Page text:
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  1. Just an aside, but regardless of the outcome, I 'm proud of Judge William Hughes. He was the original magistrate on the Home place issue. He ruled for Home Place, and was primaried by Brainard for it. Their tool Poindexter failed to unseat Hughes, who won support for his honesty and courage throughout the county, and he was reelected Judge of Hamilton County's Superior Court. You can still stand for something and survive. Thanks, Judge Hughes!

  2. CCHP's real accomplishment is the 2015 law signed by Gov Pence that basically outlaws any annexation that is forced where a 65% majority of landowners in the affected area disagree. Regardless of whether HP wins or loses, the citizens of Indiana will not have another fiasco like this. The law Gov Pence signed is a direct result of this malgovernance.

  3. I gave tempparry guardship to a friend of my granddaughter in 2012. I went to prison. I had custody. My daughter went to prison to. We are out. My daughter gave me custody but can get her back. She was not order to give me custody . but now we want granddaughter back from friend. She's 14 now. What rights do we have

  4. This sure is not what most who value good governance consider the Rule of Law to entail: "In a letter dated March 2, which Brizzi forwarded to IBJ, the commission dismissed the grievance “on grounds that there is not reasonable cause to believe that you are guilty of misconduct.”" Yet two month later reasonable cause does exist? (Or is the commission forging ahead, the need for reasonable belief be damned? -- A seeming violation of the Rules of Profession Ethics on the part of the commission) Could the rule of law theory cause one to believe that an explanation is in order? Could it be that Hoosier attorneys live under Imperial Law (which is also a t-word that rhymes with infamy) in which the Platonic guardians can do no wrong and never owe the plebeian class any explanation for their powerful actions. (Might makes it right?) Could this be a case of politics directing the commission, as celebrated IU Mauer Professor (the late) Patrick Baude warned was happening 20 years ago in his controversial (whisteblowing) ethics lecture on a quite similar topic: http://www.repository.law.indiana.edu/cgi/viewcontent.cgi?article=1498&context=ilj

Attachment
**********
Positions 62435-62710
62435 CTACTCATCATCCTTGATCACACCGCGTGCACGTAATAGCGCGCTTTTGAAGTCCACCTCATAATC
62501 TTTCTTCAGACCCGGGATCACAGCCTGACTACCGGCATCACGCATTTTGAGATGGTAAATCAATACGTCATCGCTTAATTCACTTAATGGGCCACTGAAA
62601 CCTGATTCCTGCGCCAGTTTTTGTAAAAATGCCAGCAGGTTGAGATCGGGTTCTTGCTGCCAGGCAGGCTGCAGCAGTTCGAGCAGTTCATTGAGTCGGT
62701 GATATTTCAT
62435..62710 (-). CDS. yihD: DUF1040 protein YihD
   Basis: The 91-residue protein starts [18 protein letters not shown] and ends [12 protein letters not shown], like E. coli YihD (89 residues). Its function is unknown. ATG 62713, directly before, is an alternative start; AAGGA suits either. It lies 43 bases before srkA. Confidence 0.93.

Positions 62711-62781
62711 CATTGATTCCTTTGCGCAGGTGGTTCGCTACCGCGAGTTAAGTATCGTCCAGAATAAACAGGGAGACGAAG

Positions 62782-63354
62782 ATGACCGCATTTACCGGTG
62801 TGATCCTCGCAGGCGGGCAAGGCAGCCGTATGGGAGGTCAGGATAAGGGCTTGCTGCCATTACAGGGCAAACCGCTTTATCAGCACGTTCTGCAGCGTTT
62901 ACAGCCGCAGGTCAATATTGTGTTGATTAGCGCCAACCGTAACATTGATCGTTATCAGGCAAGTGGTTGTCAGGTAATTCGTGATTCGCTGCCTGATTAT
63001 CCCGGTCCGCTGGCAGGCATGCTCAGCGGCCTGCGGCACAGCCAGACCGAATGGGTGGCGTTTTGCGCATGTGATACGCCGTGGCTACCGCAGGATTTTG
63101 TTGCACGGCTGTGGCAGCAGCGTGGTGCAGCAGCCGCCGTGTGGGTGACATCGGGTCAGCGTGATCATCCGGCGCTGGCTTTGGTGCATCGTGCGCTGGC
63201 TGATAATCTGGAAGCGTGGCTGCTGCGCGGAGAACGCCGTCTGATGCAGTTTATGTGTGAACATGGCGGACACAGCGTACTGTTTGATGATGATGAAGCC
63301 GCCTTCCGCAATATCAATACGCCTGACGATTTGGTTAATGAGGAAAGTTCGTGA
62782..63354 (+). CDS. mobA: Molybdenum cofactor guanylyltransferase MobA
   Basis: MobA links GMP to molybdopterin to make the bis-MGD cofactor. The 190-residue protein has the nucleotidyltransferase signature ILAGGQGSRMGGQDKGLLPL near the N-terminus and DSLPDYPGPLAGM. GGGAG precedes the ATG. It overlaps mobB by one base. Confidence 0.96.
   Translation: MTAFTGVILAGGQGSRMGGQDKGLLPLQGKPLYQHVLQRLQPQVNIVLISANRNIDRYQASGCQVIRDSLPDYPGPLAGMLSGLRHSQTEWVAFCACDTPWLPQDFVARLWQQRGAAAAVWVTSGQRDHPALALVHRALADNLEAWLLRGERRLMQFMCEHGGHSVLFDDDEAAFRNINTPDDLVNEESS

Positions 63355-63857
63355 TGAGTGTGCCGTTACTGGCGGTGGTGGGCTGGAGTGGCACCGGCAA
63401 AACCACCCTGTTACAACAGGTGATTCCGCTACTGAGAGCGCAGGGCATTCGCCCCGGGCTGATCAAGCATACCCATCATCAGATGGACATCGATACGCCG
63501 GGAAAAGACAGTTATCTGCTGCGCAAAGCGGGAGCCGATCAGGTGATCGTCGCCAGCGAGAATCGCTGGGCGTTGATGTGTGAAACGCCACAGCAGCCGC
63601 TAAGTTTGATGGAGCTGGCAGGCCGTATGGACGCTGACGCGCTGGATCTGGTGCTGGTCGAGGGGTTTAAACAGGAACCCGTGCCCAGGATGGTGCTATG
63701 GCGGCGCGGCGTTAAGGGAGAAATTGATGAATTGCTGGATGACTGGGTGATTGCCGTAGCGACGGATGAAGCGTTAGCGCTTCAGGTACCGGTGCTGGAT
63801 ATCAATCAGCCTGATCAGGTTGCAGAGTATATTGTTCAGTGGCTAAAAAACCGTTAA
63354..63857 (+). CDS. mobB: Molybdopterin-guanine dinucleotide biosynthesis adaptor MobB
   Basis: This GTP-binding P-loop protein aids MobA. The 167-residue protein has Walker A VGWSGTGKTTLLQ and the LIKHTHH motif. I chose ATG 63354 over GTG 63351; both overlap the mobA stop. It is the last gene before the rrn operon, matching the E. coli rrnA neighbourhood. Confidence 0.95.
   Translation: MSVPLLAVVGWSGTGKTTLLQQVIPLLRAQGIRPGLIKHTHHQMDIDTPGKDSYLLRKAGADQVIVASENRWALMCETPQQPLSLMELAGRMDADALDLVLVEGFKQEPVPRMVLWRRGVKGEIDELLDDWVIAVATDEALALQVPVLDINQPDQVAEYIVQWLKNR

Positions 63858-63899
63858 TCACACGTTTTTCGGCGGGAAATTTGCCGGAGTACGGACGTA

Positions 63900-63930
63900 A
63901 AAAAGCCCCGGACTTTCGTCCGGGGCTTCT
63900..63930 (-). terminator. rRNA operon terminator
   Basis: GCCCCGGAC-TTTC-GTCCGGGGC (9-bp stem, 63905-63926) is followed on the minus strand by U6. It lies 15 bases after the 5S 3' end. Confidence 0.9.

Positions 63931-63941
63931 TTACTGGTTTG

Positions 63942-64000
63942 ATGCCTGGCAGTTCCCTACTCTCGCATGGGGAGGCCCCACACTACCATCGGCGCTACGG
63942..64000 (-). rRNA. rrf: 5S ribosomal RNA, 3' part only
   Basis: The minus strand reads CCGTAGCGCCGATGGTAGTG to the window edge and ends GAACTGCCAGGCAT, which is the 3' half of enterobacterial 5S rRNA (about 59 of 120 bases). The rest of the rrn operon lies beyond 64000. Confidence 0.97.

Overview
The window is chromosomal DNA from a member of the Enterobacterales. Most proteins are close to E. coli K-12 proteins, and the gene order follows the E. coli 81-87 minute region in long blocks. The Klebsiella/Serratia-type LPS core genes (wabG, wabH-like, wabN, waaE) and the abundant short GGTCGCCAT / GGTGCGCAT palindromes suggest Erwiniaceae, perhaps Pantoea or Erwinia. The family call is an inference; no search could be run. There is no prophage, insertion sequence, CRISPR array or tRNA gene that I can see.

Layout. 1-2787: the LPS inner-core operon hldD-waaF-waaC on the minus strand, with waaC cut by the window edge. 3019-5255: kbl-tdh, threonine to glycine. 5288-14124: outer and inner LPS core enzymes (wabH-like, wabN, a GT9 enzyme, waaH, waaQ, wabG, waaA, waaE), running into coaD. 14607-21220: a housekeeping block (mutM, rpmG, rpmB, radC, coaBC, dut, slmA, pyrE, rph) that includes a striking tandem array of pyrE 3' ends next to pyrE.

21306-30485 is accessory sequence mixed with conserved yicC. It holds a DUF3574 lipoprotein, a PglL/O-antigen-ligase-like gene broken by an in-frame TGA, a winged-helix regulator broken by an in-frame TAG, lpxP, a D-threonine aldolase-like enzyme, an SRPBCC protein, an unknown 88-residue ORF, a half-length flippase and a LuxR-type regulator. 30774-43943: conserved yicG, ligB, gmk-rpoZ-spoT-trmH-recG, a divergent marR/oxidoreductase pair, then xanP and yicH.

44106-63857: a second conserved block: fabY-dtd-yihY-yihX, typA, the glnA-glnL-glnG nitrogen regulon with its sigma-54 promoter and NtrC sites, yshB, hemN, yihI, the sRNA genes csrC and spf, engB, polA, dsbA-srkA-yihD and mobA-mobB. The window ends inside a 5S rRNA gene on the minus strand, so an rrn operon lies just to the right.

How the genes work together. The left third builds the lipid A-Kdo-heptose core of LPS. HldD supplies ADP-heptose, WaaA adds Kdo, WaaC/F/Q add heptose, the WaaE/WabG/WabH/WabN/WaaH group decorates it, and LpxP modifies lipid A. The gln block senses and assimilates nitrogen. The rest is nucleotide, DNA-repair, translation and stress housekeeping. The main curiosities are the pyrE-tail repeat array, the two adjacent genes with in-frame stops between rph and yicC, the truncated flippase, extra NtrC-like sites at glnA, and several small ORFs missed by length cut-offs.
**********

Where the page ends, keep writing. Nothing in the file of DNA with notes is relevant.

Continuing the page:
5. I have a case presently pending cert review before the SCOTUS that reveals just how Indiana regulates the bar. I have been denied licensure for life for holding the wrong views and questioning the grand inquisitors as to their duties as to state and federal constitutional due process. True story: https://www.scribd.com/doc/299040839/2016Petitionforcert-to-SCOTUS Shorter, Amici brief serving to frame issue as misuse of govt licensure: https://www.scribd.com/doc/312841269/Thomas-More-Society-Amicus-Brown-v-Ind-Bd-of-Law-Examiners